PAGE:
Mark Rocha - Official


two buttons, on a face plastered white
hair down to the shoulders – dishevelled – nylon
moulded nose
molded chin
one ear missing
quietly seated on unused furniture.
like grandma's antique phonograph,
there is no music
save for the rain drops that make her dance.

I hate dolls, and clowns. I'm not particularly afraid of them, but I don't like them. Movies like IT and Annabelle haven't really helped either, however this dislike goes back to when I was really little. To be honest, I don't recall any untoward incident that got me on the turn, but I think I have zeroed in on one major source of discomfort - the fake smile.
If there's one thing that dolls and clowns have in common, it's the fake smile that has been plastered on - and it does not change. And if you think about it, that is scary on so many levels. Everyday we meet people who have fake smiles plastered on, and everybody wants those 'dolls' in their life because there's something so comforting about having them around. You can be open with them because their smile invites it. You take them with you wherever you go because they make you feel safe. But behind that smile, lies a nature that you may not see in the immediate future; because like paint, that smile will take time to fade. You won't realise it at first, but in time, the buttons will fall off, and the stitching will come undone; till finally you're able to see inside the ugly stuffing that nobody wants to reveal - yet there it is. Maybe you'll stuff it back inside, try to make it pretty again. Or maybe you'll move on to another doll, a prettier one, with an even bigger smile ...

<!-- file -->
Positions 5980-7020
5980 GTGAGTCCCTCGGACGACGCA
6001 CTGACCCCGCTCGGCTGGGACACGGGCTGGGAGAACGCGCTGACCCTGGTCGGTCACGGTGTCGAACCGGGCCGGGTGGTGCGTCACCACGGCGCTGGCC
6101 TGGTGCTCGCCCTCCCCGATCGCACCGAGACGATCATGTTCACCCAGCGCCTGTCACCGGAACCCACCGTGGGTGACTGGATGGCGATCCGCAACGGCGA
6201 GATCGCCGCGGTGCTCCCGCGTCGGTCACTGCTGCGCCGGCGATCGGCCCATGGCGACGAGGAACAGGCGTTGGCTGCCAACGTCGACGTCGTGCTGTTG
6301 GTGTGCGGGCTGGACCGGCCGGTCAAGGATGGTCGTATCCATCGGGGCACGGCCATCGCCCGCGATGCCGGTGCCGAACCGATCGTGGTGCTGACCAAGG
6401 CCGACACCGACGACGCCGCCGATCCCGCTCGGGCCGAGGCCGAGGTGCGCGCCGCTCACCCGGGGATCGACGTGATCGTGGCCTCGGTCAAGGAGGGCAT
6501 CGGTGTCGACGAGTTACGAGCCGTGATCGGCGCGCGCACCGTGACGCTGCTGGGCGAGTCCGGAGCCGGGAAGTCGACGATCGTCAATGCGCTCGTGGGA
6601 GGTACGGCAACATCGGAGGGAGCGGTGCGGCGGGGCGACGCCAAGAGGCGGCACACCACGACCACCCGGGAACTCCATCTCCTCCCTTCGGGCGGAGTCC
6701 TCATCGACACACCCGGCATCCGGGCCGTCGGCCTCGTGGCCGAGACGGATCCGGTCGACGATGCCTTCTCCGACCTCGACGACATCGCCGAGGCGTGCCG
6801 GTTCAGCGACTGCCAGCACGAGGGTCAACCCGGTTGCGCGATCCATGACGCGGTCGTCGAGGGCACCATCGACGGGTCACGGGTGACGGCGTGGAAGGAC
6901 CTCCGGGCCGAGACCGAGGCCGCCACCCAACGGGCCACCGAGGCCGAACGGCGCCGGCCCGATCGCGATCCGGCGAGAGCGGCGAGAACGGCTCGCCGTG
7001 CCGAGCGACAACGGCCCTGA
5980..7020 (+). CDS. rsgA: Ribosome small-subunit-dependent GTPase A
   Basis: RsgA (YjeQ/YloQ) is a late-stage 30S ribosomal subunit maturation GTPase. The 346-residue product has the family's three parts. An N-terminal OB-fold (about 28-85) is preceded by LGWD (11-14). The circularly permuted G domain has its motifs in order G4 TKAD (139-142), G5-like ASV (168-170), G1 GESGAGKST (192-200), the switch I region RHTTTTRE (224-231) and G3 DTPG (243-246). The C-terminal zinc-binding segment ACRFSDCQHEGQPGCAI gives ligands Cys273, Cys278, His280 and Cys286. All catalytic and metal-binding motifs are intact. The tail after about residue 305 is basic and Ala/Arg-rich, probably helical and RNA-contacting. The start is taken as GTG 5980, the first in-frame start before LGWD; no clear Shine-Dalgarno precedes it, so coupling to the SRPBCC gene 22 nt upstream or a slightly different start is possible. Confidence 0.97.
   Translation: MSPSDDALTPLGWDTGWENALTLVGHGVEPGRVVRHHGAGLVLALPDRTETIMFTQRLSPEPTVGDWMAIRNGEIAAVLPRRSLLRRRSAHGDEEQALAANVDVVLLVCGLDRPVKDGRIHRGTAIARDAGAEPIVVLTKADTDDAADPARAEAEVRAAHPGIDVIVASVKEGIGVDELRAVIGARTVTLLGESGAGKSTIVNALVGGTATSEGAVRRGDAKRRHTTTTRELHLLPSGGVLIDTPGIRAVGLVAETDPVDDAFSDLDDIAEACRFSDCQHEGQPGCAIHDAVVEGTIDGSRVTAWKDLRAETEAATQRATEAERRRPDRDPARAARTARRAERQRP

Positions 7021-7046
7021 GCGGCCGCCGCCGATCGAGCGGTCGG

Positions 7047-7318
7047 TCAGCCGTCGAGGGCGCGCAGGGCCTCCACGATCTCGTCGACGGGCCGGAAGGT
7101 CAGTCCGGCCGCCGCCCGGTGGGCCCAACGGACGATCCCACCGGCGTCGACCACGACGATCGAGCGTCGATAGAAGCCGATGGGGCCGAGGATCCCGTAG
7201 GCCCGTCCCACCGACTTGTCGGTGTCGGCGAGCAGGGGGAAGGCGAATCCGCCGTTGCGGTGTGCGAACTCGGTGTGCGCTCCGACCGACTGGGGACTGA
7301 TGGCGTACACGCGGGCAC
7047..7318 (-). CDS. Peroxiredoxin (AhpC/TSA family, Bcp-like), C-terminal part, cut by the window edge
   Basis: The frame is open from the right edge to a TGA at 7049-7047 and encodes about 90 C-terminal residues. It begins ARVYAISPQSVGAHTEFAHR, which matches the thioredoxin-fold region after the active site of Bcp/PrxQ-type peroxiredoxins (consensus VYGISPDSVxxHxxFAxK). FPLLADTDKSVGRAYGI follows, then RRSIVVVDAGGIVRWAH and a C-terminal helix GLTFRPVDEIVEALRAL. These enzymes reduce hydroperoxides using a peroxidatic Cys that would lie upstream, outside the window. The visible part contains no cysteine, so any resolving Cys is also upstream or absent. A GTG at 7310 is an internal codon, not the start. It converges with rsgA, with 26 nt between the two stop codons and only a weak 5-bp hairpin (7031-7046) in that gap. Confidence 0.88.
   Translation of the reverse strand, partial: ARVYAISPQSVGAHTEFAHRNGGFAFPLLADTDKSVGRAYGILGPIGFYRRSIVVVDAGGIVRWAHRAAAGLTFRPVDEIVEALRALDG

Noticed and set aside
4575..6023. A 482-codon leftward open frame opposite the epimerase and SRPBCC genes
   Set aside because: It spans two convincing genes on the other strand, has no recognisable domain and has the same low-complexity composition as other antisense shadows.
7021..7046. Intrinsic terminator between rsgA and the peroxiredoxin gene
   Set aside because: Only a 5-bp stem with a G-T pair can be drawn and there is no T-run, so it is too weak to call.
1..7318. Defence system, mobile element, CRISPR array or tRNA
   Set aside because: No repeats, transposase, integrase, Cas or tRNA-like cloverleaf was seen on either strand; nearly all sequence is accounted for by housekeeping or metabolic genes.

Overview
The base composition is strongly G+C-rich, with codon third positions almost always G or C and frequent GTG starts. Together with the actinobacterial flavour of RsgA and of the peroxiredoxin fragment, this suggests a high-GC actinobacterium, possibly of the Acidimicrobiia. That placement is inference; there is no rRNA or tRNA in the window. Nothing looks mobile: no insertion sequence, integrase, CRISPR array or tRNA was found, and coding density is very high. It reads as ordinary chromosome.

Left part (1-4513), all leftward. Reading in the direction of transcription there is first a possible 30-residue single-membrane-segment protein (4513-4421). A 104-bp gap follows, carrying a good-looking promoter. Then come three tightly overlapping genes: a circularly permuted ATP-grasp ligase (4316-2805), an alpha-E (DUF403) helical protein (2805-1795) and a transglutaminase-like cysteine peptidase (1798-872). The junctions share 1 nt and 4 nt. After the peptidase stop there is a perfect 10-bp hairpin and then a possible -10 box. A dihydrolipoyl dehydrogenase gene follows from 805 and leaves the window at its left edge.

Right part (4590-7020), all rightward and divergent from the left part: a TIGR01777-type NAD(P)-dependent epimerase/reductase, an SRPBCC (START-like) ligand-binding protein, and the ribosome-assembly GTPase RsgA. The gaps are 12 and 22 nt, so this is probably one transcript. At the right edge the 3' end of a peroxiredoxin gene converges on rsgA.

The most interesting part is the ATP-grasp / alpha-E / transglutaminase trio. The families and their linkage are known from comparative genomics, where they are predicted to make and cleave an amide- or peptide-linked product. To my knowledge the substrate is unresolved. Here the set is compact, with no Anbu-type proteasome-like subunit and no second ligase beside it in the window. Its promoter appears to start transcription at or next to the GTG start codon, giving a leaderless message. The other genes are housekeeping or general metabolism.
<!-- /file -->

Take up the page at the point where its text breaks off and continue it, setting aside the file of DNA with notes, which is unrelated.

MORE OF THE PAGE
This poem had started out being a look at the Janus-faced nature of dolls, however in the end, I figured - why kill the fun? I'll leave that to the clowns.

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